Efficacy of Using Physical Activity Mentors to Increase the Daily Steps of Older Adults in the Primary Care Setting: A Pilot Study

in Journal of Aging and Physical Activity
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The purpose of this pilot study was to determine if using physical activity (PA) mentors has any additional impact on daily steps of older adults participating in the Maine in Motion (MIM) program in the primary care setting. Participants were randomly assigned to a MIM-only group (n = 14) or a MIM+ mentor group (n = 14). The MIM intervention lasted 6 months with follow-up at 12 months. Average age of participants was 64 ± 8.8 years and most participants had multiple chronic illnesses. At baseline, mean body mass index (BMI) was 32.2 ± 5.1 and average daily steps were 4,236 ± 2,266. Repeated-measures ANOVA revealed significant main effects for steps, F(2.324, 59.104) = 4.168, p = .015, but no main effects for group, F(1, 25) = 2.988, p = .096, or time-by-group interaction, F(2.324, 59.104) = 0.905, p = .151. All participants significantly increased daily steps over the course of the intervention, with MIM+ participants maintaining increases at follow-up. No significant findings were found for BMI.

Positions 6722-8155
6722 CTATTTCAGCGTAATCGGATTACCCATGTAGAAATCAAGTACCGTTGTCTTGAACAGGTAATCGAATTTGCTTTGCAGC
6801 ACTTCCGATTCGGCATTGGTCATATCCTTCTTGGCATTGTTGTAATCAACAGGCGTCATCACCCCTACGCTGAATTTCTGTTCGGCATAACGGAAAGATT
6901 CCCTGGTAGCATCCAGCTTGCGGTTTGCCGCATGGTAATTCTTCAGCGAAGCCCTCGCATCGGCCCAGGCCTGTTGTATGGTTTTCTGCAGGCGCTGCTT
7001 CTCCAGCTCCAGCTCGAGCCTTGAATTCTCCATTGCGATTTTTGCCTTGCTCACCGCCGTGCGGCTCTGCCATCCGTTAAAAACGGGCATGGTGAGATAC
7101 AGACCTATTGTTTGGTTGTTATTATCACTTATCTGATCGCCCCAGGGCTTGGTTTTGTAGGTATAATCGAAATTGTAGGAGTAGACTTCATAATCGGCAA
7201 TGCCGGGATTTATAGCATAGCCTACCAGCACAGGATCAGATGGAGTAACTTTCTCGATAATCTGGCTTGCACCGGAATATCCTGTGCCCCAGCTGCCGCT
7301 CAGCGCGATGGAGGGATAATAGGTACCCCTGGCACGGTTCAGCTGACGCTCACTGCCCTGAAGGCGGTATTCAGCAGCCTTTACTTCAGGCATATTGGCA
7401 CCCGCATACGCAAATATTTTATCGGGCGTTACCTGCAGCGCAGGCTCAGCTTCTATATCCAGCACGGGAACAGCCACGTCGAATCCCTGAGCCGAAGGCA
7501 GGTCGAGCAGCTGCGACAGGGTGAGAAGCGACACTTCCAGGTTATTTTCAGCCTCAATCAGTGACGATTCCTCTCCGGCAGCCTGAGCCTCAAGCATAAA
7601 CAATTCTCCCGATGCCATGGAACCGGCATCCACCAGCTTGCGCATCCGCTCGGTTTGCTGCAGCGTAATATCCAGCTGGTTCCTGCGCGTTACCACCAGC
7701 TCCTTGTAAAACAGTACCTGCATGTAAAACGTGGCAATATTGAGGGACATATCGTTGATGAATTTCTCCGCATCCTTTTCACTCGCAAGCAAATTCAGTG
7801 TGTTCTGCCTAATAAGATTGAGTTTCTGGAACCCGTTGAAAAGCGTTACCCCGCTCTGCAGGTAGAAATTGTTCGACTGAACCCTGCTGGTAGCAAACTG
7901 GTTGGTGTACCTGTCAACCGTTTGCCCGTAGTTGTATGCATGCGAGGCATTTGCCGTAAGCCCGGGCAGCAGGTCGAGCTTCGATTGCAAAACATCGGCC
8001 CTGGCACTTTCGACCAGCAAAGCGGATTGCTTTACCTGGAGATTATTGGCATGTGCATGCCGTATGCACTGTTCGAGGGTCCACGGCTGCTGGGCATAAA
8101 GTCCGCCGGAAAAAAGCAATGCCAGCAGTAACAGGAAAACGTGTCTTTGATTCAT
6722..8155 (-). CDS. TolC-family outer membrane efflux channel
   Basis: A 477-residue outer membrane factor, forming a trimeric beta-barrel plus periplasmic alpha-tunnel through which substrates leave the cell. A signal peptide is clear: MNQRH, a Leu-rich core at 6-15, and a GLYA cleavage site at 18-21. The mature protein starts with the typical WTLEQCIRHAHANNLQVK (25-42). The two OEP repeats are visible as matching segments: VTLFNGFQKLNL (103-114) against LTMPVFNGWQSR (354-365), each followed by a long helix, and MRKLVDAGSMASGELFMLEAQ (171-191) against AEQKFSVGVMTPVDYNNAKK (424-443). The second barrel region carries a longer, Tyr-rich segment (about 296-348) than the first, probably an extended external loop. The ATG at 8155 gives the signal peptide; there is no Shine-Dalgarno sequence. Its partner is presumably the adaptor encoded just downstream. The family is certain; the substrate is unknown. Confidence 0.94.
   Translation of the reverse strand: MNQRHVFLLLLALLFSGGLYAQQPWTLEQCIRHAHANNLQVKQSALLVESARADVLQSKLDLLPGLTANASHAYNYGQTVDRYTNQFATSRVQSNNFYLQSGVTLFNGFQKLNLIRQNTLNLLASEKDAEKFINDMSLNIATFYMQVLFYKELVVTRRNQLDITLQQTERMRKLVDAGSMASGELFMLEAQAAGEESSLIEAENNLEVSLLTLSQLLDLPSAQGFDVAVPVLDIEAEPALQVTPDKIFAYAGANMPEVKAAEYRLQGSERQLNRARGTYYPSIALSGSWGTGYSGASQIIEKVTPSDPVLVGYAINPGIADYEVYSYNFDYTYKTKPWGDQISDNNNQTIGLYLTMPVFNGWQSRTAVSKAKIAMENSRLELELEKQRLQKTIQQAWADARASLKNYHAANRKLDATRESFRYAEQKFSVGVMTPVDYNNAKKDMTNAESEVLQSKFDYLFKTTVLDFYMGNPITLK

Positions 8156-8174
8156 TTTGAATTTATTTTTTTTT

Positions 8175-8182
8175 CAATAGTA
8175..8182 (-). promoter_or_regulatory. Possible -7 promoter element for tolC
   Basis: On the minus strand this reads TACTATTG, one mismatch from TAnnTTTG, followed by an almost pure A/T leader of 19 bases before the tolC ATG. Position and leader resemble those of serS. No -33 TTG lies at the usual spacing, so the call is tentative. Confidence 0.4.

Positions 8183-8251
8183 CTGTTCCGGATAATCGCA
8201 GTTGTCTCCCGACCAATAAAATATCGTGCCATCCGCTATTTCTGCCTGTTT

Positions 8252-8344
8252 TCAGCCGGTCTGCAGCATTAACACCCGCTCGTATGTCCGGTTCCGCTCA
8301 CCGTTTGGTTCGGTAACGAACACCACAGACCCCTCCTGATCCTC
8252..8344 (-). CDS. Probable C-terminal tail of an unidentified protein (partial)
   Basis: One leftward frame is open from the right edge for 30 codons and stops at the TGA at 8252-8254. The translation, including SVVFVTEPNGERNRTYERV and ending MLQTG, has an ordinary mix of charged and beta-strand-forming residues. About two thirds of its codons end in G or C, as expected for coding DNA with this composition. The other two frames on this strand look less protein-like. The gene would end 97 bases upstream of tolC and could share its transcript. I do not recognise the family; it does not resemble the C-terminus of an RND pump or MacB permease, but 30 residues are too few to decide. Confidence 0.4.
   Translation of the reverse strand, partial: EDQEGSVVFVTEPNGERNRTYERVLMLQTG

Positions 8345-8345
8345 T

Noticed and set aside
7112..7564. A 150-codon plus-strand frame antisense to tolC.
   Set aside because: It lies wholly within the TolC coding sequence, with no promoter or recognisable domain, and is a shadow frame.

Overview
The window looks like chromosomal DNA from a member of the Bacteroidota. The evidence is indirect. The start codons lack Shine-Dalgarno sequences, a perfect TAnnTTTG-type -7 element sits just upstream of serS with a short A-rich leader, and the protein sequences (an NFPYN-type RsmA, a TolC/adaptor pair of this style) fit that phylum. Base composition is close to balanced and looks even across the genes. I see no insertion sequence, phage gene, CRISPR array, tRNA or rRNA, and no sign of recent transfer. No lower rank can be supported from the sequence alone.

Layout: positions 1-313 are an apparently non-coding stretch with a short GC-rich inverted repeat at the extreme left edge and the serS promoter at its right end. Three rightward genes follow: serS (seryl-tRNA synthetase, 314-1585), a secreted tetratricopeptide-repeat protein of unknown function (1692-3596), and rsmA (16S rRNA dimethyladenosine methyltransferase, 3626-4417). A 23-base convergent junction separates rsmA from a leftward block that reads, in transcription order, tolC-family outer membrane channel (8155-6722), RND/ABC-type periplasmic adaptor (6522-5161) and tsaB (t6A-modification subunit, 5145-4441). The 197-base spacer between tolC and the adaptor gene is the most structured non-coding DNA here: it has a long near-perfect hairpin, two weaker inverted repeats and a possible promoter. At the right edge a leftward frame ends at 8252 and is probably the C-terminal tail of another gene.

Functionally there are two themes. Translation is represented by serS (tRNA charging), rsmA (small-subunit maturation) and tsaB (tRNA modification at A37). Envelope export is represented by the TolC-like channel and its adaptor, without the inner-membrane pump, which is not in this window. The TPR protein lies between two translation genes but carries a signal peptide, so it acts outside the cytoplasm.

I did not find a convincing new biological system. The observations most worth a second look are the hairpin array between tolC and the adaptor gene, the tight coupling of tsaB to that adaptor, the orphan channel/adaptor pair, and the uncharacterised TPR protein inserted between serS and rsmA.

Croteau is with the Dept. of Exercise, Health, and Sport Sciences, and Suresh, the School of Nursing, University of Southern Maine, Gorham, ME. Farnham is with the Maine Governor’s Council on Physical Activity, Augusta, ME.